UNIVERSITY OF PORTLAND PILOTS COACHING STAFF
MEET HEAD COACH GEOFF LOOMIS
2016 Baseball Coaching Staff
Geoff Loomis was named head coach of the University of Portland baseball program in June of 20015. Loomis, a member of the UP Athletic Hall of Fame and one of the most decorated players in the history of the Pilot baseball program, spent the previous 13 seasons as the head coach at Pacific Lutheran University where he compiled an impressive 327-197-2 (.624) record.
Loomis led the Pacific Lutheran baseball program to new heights during his tenure, including the first two NCAA Baseball Championship appearances in school history and first Conference championships in 53 years. Loomis led the Lutes to 11 winning seasons in 13 years, including NCAA Regional appearances in 2007 and 2015 and Northwest Conference Championships in 2007 and 2009. His 2007 squad finished 35-9 overall, shattering the school’s previous record for wins in a season (26). Loomis would eclipse the 30-win mark three more times with 31 in 2009, 30 in 2010 and 32 in 2015.
In addition to coaching at Pacific Lutheran, Loomis served as head coach of the Aloha Knights for five summer seasons in the Pacific International League and led the team to the 2004 National Baseball Congress World Series title. Loomis, who compiled a 174-101 (.633) record in five seasons as head coach of the Knights, was named National Manager of the Year by the National Baseball Congress after the 2004 season. He coached the team to consecutive Pacific International League division titles, including a club record 54-14 mark in 2001.
Loomis also served as an assistant coach at George Fox University for five seasons (1996-00) and helped lead the Bruins to a 142-61 (.700) record with three Northwest Conference Championships.
Loomis had a Hall of Fame career as a player for the Pilots from 1990-92 and still holds the school’s career record for batting average (.372). He earned Pacific-10 North Division Player of the Year honors in 1992 and All-Pac-10 North recognition in 1991 and 1992. His 80 base hits and 22 doubles in 1992 still stand as school single-season records, while his 79 hits in 1991 is second best all-time. Loomis also owns the school record for single-game runs batted in with nine against Portland State in 1991. Portland’s 1991 squad was the last Pilot team to earn an NCAA Regional appearance and finished with 31 wins.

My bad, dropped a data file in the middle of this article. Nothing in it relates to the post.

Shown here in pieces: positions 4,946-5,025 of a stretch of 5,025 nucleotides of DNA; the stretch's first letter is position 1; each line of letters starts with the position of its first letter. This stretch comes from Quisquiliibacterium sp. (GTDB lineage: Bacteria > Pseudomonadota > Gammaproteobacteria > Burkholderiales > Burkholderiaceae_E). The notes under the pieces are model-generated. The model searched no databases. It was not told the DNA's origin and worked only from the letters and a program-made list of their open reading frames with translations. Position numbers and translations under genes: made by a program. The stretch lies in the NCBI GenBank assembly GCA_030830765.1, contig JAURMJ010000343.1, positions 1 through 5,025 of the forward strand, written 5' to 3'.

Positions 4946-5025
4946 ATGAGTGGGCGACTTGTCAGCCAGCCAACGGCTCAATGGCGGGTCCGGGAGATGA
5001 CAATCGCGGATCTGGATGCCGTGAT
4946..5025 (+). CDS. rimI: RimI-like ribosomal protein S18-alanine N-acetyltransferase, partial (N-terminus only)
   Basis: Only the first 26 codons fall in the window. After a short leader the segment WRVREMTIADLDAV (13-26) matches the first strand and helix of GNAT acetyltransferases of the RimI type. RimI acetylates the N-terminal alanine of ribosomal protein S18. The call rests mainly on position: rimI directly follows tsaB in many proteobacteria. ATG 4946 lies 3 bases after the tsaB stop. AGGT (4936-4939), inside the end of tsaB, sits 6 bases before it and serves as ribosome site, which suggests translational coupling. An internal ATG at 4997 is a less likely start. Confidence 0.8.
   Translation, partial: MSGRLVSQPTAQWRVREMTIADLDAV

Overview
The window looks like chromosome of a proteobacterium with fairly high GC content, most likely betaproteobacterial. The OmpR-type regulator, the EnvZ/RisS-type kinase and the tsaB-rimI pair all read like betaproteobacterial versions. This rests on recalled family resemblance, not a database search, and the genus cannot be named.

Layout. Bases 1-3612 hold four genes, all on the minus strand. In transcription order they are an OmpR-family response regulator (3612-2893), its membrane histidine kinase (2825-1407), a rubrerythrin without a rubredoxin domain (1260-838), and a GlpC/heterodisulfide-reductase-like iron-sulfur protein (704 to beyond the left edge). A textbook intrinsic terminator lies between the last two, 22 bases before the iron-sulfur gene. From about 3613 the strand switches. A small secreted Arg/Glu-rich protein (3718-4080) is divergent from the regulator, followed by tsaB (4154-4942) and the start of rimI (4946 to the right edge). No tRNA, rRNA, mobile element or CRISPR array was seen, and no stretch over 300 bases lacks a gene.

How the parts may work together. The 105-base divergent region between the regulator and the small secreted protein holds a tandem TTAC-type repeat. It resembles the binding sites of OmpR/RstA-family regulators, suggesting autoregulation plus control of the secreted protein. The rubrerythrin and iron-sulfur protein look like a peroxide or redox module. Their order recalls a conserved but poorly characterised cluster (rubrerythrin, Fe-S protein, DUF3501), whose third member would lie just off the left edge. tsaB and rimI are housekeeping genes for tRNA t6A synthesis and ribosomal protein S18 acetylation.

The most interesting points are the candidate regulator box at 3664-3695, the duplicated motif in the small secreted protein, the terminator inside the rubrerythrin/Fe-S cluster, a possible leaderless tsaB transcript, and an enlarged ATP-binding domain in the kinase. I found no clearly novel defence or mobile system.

Loomis was selected in the 1992 Major League Baseball free draft by Oakland and played in the Athletics’ minor league system from 1992-93. He earned Oakland’s minor league affiliate Player of the Year award in 1993.
Following his playing career, Loomis returned to the University of Portland where he earned his bachelor’s degree in business administration in 1994. He earned a Master’s degree in teaching from Pacific University (Ore.) in 1997, and was a business teacher at David Douglas High School in Portland, Ore., prior to accepting the head coaching position at Pacific Lutheran.
Gregg Swenson, who came to The Bluff with 25 years of coaching experience, was hired to his current position in July of 2015. Swenson spent the previous 10 seasons as an assistant coach/pitching coach at Washington State, where he helped mentor 11 hurlers who went on to pitch at the professional level.
Swenson was on the Cougar staff which helped lead Washington State to back-to-back NCAA postseason appearances in 2009 and 2010. The 2009 postseason appearance was the Cougars’ first since 1990.
“Coach Swenson has a wealth of experience to draw from and he’s respected for getting the most out of his pitching staffs,” said Portland head coach Geoff Loomis. “Our program will benefit from his many years recruiting in the Northwest and I think we’ll see an immediate impact in that area. These are exciting times as we enter a new era of Pilots baseball.”
“Being a native of the Pacific Northwest I’ve always admired the University of Portland,” said Swenson, who originally hails from Olympia, Wash. “To have the opportunity to join coach Loomis is exciting and I’m honored to be a part of the vision that he has for the program. We think we can build a consistent winner and we’re confident that we can put together a product that the university can be proud of, both on and off the field.”
Swenson’s primary responsibilities at Washington State include the development and growth of the Cougar pitching staff, as well as recruiting and practice organization. Swenson’s pitching staffs twice set the school record for strikeouts in a season, which includes 453 K’s recorded in 2009. The individual single-season saves record was also notched under Swenson, and the Cougars claimed a staff ERA of 4.14 in 2013, which was the program’s lowest since 1988. 15 Cougars were named to the All-Pac-12 First Team during his time in Pullman, while four players were named Freshman All-Americans.